Perhaps not wanting to miss an opportunity to show of their love for the United States, the company soon announced that the girl had won the grand prize. How could anything go wrong in such a beautiful story? There was no dead father. Some people write fake memoirs and then go on Oprah to boast. This six year old girl pretended to have a dead father so that she could see a hit pop sensation. Personally, I just waited until it was in movie theaters and in 3D (and substantially cheaper) to see it – and the bears loved it.
The Two Million Dollar Abomination
The last item I will mention is one that is quite disturbing; I certainly found it so. I found it so upsetting that I don’t want to even link to the “official Web Site” because the babies involved do not need more attention than they are already getting.
The story goes like this: a boy of nineteen claims that somehow, despite all efforts to prevent it from happening, he managed to get his girlfriend of the same age pregnant. Being only nineteen, he realized that they did not have the means to raise a child without some help from strangers. Mind you, millions of people have managed to do it just fine. Perhaps, you think, the boy just asked for money from strangers online – like the “Save XYZ” sites of yesteryear where people flat-out begged for money to get out of debt. That would be one thing — but these babies-as-parents set a whole new standard for infantile behavior.
This lad has taken an entirely different approach. He claims that the cost of raising a child to the age of twenty-one – including buying the child a car and taking the child to Disney World – adds up to about two million dollars. Naturally, he figures it would be best if he had the money all up front. (The astonishing amount of interest on that sum of money would be equal to a standard middle class income – why work when you can get money to do it for you?)
The part that takes this begging site out of the norm and puts it into the disturbed area is the part where he goes on to say that since he isn’t interested in adopting the child out, he and his girlfriend will go to get an abortion if they don’t get the money by the end of June.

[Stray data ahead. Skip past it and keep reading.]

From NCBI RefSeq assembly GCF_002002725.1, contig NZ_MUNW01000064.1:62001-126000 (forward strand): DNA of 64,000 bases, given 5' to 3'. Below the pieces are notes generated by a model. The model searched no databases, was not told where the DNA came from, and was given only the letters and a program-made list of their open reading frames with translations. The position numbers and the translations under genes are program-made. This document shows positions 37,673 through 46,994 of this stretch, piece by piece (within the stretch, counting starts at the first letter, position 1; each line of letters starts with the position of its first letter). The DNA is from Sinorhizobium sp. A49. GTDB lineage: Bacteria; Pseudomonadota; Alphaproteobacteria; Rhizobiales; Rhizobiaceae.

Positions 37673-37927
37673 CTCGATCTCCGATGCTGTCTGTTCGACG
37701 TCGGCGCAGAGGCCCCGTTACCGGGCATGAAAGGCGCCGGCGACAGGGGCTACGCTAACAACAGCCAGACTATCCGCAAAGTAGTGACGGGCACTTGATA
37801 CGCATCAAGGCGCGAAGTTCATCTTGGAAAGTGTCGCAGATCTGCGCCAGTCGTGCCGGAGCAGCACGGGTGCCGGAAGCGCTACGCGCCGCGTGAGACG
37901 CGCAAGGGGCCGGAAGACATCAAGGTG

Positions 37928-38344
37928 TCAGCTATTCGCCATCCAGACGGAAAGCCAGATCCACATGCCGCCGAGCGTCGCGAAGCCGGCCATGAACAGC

The first thought that comes to mind is that I hope that this is just a hoax and there is not really a pregnant teenager out there considering getting an abortion if she doesn’t get a certain amount of money – it sounds like a hostage situation of sorts.
While I do have pro-choice tendencies, this is something that I find to be completely distasteful and wrong. Hundreds of articles have been written about this couple and their site has been shut down numerous times for Terms of Service violations, so I think it’s a safe bet they aren’t going to get their two million dollars.
What brings people to these desperate, conniving and clever measures?
What is it that causes otherwise rational people to do things that bring about their own death and destruction, making them pay far more for something than they would have had to if only they had gone about doing it in a sane manner?
I have a Wii and all I had to do was wait for it to be in stock – it was there and so was I, so I bought one. There was no suffering involved there. I got to see Hannah Montana in my own way and I didn’t have to scam anyone to do it. With a little bit of patience and rational thinking, we can get the things we want without hurting others – or ourselves.